La Vie revee des anges |
(The Dreamlife of Angels)
directed by Erick Zonca
(Sony Pictures Classics, 1998)
Isabelle (Elodie Bouchez) is a drifting day laborer who sells cards on the streets that she makes from magazine pictures as she backpacks her way across France, seeking a friend who never materializes.
In Lille, a French city not far from the Belgian border, she meets Marie (Natacha Regnier) in a sewing factory where they both work, however briefly. They're an odd pair -- one full of nerve, the other on the verge of nervous collapse -- but between cigarettes they strike up a friendship that makes deep impressions on both of their lives.
Still, their friendship is a tenuous one, constantly being tested by forces from within and without. Those forces include Marie's penchant for following her mother into a life of victimhood, and Sandrine (Louise Motte), a young girl who lived with her mother in the apartment Marie and Isabelle call home.
Sandrine has been comatose in a Lille hospital ever since she was badly injured in a car crash that killed her mother. Yet Isabelle befriends her, much as she did Marie, visiting her in the hospital and watching over her until she begins to revive from the coma.
It's a relationship Marie has a hard time comprehending, and the more we see of Marie, the easier that becomes to understand.
The Dreamlife of Angels is a highly original, multilayered treatise on the difficulty of communicating with and the need to be connected to other human beings. It's an odd film, shot cinema verite style, but with a dreamlike quality. Like Isabelle, it drifts along at first, but it has a hypnotic quality that makes it hard to turn away from. The more you see of it, the more you want to see of it.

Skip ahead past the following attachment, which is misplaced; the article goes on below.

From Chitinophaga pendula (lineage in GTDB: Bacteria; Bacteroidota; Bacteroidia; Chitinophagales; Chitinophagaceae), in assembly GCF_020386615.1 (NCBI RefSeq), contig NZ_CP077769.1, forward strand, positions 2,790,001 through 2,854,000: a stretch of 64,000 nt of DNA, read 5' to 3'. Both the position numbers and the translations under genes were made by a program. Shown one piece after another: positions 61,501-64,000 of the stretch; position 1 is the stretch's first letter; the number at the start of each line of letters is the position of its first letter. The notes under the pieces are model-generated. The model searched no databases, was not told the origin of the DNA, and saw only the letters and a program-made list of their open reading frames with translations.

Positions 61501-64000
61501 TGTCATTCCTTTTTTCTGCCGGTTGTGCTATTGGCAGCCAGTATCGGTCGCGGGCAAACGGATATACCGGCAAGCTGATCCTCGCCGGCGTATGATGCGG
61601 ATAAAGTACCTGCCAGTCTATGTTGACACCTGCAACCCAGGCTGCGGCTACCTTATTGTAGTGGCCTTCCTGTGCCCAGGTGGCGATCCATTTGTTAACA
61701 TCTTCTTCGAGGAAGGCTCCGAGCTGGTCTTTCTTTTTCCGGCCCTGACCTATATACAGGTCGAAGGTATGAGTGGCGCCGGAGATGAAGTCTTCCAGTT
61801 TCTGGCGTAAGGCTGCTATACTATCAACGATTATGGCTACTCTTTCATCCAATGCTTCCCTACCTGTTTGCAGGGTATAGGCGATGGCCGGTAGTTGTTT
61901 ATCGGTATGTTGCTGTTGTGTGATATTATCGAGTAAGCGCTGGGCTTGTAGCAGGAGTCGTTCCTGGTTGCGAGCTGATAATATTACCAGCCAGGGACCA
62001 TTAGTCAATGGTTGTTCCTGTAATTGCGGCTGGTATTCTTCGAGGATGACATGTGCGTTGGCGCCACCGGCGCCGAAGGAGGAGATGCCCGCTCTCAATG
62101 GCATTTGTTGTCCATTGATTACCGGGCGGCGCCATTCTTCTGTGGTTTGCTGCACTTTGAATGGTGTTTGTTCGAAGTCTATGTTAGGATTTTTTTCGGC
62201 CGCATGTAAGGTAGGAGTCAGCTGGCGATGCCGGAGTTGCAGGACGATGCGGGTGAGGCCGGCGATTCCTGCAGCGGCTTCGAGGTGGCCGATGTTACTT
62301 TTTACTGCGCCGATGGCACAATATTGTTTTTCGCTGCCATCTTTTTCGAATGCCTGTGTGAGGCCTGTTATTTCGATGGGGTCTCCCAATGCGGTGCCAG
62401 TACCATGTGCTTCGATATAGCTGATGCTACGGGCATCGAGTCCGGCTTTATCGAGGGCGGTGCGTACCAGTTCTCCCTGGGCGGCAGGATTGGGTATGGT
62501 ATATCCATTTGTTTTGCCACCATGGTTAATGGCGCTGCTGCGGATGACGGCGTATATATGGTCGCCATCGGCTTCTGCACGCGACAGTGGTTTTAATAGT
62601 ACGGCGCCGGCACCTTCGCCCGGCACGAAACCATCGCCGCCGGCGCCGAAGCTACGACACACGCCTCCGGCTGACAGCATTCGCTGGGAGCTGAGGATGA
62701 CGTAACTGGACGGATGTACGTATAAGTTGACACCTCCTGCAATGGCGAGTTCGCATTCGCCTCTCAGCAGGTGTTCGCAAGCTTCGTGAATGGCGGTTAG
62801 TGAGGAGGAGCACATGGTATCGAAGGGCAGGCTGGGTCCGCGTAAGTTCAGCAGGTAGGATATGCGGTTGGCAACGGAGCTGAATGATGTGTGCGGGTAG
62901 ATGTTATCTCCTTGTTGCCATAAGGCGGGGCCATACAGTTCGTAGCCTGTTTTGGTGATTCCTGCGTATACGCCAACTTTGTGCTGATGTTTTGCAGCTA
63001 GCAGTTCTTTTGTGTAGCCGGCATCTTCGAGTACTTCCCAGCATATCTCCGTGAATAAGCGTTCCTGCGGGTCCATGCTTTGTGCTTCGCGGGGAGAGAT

The most affecting scenes are those in which Isabelle sits by Sandrine's bedside, reading to her from Sandrine's journal, which she found in a drawer in Sandrine's bedroom. It's an act of deep human concern that goes beyond the bounds of reason and even appropriateness. And yet it's right, and Isabelle knows it's right -- even though it seems terribly wrong.
Equally telling is Marie's brief encounter with her mother. It offers a chilling glimpse into Marie's disconnectedness, and helps explain her love-hate relationship with the men she meets, and the consequences that arise.
But Dreamlife has much more to offer than stories or looks into fractured psyches. It has masterful performances by Bouchez and Regnier -- both of whom come across as very real, if somewhat quirky, people you might meet in a store or at a new job -- and the intricate aesthetic of northern France to give it the flavor and texture of a good French meal.
Americans have never been very good at making films like The Dreamlife of Angels. Fortunately, the French are, and, even more fortunately, they chose to give us Dreamlife.